Nick also isn’t present for most of Gatsby and Daisy’s gallivanting during the subsequent weeks, or Tom’s various affairs, or Gatbsy’s firing of his staff and his rapid unspooling into a barely functional, paranoid obsessive.
No, Nick is just the witness to the moments between these events. In the book this works because Nick has the benefit of hindsight, and he can posthumously contextualize what happened, and why, how it impacted everyone else, and muse about what everyone thought and felt, and tell us why any of it mattered.
Thus, in the book, Nick is “God” in the same way that any narrator becomes the eyes through which we see (or don’t see) the story. We have to trust him (or not) because his is the only perspective we have. But onscreen, we have our own eyes to rely on, and that shift in context requires that the story be told in a functionally different manner than retrospect and hearsay.
The problem is, Luhrmann didn’t trust himself — or us — enough to fill in the blanks with action instead of anecdotes. And he must certainly have felt he’d be doing Fitzgerald a disservice if he allowed us to come to our own conclusions about the characters and their motives without the aid of Nick’s lumbering voiceover that tells us exactly what to think and feel — sometimes unnaturally, as when Nick tells us Gatsby was a man with “an extraordinary gift for hope,” while his actions in the film make him look more like a dangerously unhinged and chemically imbalanced stalker.
And if we can’t believe our own eyes, whose should we trust? Luhrmann’s… or Fitzgerald’s?
That’s a Great Expression of Yours, Isn’t It?
Lurhmann’s adherence to period language and his stubborn reverence to Fitzgerald’s prose doesn’t help draw a modern audience into the story. From a taste and tone standpoint, Luhrman having Tobey Maguire narrate Fitzgerald-as-Carraway’s written words aloud as though they possess mystical importance is cringe-inducing, but having DiCaprio end every sentence with “old sport” is even worse because it’s unintentionally hilarious. After the thirtieth or fortieth mention, the phrase makes Gatsby seem entirely unworthy of being taken seriously.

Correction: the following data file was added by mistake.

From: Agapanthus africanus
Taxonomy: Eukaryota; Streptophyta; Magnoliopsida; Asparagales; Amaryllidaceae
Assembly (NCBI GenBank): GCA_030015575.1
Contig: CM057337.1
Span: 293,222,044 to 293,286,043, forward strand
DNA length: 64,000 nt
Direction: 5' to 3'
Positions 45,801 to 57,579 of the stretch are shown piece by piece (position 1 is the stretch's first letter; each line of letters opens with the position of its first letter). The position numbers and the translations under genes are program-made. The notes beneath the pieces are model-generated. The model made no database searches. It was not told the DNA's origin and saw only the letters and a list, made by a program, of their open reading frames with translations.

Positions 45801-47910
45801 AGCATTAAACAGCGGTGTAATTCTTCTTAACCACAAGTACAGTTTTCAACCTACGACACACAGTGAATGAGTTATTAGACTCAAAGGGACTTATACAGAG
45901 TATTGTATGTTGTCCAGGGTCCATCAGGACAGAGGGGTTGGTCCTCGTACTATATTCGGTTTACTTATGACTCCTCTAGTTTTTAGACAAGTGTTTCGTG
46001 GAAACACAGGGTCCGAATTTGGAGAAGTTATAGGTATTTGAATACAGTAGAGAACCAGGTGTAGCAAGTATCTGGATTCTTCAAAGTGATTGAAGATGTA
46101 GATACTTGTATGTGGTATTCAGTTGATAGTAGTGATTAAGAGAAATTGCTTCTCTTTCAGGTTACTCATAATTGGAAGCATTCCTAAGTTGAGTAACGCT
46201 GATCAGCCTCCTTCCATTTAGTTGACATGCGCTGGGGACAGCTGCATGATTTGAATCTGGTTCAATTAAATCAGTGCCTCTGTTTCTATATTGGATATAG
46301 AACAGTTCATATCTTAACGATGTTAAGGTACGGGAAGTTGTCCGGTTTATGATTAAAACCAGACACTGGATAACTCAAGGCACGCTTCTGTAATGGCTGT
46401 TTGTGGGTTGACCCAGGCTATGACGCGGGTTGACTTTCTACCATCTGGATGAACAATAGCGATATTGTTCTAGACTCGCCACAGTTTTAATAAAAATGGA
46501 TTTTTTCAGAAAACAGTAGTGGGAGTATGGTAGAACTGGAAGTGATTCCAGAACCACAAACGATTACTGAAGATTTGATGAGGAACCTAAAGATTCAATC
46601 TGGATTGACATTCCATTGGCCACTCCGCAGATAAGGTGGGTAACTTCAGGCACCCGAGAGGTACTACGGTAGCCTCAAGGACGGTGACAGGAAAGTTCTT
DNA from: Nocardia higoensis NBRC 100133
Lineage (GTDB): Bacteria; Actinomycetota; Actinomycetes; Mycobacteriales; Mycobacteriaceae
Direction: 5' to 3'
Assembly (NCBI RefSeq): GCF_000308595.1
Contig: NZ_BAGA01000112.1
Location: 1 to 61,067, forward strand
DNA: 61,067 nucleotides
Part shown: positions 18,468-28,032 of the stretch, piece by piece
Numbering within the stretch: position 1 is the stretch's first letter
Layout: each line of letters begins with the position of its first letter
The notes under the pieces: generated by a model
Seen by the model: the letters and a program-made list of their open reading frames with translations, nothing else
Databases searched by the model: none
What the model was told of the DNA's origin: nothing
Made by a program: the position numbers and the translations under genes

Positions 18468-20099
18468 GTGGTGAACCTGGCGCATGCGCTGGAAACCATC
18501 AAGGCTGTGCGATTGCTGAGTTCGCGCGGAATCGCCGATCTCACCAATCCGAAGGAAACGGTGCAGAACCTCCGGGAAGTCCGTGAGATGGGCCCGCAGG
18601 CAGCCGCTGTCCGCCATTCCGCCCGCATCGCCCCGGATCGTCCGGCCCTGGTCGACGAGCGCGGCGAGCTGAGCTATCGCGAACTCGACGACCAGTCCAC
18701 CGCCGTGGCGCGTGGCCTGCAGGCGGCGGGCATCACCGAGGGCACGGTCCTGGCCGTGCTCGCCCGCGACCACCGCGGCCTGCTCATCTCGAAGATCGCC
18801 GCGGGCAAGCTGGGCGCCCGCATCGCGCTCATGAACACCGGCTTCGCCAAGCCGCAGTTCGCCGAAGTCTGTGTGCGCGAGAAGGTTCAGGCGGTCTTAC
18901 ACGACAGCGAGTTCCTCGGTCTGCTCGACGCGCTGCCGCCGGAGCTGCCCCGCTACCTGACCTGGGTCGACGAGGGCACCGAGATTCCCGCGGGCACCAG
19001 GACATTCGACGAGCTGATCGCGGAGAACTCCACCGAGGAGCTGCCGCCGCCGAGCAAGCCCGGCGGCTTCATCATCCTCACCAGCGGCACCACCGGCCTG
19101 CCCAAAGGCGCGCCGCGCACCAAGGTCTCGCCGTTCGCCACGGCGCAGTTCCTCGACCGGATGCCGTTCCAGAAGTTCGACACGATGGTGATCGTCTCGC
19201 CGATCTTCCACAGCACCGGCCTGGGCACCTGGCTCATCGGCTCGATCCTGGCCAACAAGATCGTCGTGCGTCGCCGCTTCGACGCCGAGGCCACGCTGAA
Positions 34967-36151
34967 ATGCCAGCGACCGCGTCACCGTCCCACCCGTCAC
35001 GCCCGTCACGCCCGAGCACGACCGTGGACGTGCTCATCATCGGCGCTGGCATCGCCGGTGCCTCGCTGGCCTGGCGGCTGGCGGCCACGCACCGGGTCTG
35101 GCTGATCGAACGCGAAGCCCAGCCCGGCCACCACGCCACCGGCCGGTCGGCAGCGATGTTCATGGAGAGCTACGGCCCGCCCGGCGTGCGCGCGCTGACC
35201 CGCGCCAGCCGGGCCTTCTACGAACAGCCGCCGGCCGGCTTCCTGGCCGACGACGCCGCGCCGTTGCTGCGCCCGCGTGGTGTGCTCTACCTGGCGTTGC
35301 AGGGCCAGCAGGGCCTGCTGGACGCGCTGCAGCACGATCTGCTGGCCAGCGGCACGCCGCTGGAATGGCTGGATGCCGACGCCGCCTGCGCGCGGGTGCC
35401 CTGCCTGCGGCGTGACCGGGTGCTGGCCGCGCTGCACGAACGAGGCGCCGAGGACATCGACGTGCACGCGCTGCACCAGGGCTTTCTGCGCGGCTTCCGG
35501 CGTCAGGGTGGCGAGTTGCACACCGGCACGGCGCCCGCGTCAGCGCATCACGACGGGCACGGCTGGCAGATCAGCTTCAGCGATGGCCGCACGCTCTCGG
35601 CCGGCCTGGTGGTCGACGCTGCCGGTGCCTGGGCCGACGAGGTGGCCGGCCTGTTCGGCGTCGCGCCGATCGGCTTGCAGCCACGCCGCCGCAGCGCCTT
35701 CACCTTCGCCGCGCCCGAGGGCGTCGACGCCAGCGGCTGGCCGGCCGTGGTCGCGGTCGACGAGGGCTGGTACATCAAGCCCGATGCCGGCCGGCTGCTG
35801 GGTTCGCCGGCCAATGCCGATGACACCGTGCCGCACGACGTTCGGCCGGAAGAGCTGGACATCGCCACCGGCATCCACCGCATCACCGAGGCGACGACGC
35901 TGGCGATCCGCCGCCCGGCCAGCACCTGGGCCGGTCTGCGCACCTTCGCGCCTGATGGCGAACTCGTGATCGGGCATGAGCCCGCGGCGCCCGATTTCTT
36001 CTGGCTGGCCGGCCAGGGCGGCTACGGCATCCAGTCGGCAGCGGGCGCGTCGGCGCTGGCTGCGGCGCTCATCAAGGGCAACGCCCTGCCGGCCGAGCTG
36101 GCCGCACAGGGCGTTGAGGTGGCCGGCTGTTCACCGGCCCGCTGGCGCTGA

And there’s also one nagging stylistic choice I found distracting for all the wrong reasons: while the book (which was written in 1925) barely mentions non-white characters, Luhrmann’s insistence on including African-American extras as background characters in as many scenes as possible feels obligatory at best and, at worst, strategically calculated. (Notice the first scene in the trailer? A Jay-Z-fueled soundtrack throbbing over footage of zoot suit-wearing Harlem high-rollers speeding over the Queensboro bridge in a 1920s convertible may make for attention-getting trailer fodder, but it also feels like the studio thought the only way they could get “urban” audiences to come see a story about sad white people from 1922 would be to oversell the story’s “diversity.”)
And yet, while the big knock on Luhrmann’s Gatsby is that it’s boring, I think the subsequent accusations that the original story is now outdated and irrelevant is mistaken. The success of Mad Men proves that modern audiences can still be captivated by the melodramatic antics of white alcoholic narcissists from bygone days. Those antics just need to be retold in a form that serves their function, and in a manner that rewards the audience rather than the author.
And that means the greatest compliment the next director who adapts The Great Gatsby can pay to the genius of F. Scott Fitzgerald would be to use his book as an inspiration, a reference, or simply as a guide along the way to creating a film that shows us what the book made us feel.
Just don’t use his novel as a screenplay. Trust me; he’d have told you the same thing.